Introduction to Social Criticism Vocabulary
Lesson 4 of 11
Objective: SWBAT gain knowledge of language that will help them engage with a text at a higher level by discussing the definition of these terms and connecting them to things they know about the world.
Today, students will be introduced to a set of vocabulary words used in critical theory. They will be applying these terms to the story we read together, “Click, Clack, Moo, Cows That Type.” This is not meant to be an in depth study of these college level ideas. I simply aim to give students a set of vocabulary words they can use to engage with the story at a level 2 and level 3. The idea is that sophisticated language can help them discuss texts in sophisticated ways, important to CCSS. L.11-12.4. Also, these words will be very useful in later units. Terms like oppression, agency, status quo, hierarchy will all be useful when we read slave narratives, Their Eyes Were Watching God, and other texts. I need to give them a brief overview of these terms early in the year.
I begin by reminding students that they were just introduced to Costa's Levels of Questioning and that it is a cornerstone of the curriculum in this class. I announce that I am introducing them today to another cornerstone in my curriculum. In a brief introduction of critical theory, I explain to students that I am introducing them to a set of beliefs that make up a theory. I don't intend to engage them in an in depth study of this theory. This is just a broad overview. The purpose is to give them language with which to talk about this story at a level 2 and level 3.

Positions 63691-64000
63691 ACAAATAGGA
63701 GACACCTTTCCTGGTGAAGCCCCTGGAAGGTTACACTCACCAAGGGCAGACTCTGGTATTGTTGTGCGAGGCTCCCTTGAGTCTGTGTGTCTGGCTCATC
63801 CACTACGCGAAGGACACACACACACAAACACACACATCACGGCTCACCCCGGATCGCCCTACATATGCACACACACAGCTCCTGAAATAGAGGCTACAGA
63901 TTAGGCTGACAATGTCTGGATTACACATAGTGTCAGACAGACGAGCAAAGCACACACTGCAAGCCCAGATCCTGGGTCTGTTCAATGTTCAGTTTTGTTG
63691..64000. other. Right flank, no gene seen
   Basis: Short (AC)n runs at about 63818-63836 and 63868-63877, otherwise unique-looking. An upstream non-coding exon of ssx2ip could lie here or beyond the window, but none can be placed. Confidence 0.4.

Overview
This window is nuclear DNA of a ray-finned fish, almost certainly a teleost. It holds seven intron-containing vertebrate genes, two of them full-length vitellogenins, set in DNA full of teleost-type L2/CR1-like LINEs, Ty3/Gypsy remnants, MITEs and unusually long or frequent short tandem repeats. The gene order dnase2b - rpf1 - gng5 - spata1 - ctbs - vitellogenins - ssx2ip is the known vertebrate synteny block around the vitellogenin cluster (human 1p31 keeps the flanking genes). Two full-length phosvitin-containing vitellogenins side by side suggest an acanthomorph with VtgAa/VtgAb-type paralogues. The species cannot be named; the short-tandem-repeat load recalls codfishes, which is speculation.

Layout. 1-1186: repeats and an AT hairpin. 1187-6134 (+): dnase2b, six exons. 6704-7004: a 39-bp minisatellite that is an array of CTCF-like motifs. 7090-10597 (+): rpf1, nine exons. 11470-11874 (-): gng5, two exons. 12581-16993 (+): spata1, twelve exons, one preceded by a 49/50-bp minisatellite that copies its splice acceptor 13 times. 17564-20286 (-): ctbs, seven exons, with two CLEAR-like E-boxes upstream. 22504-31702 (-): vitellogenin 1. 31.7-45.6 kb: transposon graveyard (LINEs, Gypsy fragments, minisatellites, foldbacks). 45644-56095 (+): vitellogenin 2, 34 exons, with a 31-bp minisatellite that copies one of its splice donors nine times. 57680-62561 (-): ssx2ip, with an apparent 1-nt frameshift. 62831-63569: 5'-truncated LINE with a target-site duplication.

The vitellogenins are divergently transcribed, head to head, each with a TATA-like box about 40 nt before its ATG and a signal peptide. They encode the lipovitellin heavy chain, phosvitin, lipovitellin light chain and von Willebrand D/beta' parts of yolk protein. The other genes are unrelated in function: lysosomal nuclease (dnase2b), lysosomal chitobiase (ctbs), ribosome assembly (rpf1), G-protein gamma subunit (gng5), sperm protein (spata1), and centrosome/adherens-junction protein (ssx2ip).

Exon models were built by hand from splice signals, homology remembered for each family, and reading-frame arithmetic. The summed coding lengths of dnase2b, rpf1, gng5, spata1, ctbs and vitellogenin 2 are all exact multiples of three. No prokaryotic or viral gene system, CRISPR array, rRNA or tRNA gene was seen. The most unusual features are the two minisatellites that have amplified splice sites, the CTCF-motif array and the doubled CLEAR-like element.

I distribute a sheet titled Social Criticism Vocabulary, which has terms and definitions. The paper has a blank space available for examples. I go over each definition and ask students to suggest examples of each. The list of terms seems too long to tackle at one time in this manner, but I find that students find this theory very interesting. It is easy to help them apply it to their lives. They are at an age when their freedom and sense of justice has recently taken a central role in their lives. What ends up happening during this lesson is that as I explain each definition, we begin to talk about their experience with these social dynamics. Students share the power relationships in their home. We all discuss the power structure at our school. We use some of these experiences as examples on their paper. In this video, I explain how I use this list of Social Criticism vocabulary and the examples we wrote on their paper.
The next step is for students to apply these terms to "Click, Clack, Moo, Cows That Type" in groups. This step can definitely be added to this lesson and be completed in one class period. For me, this part of the lesson had to be pushed to the following day because we were scheduled to get textbooks and assign them to students, which is always a task that takes longer than seems necessary.
I do let students know that in the next lesson, they will be working in groups to apply these terms to "Click, Clack, Moo, Cows That Type" and they will present their work to the rest of the class.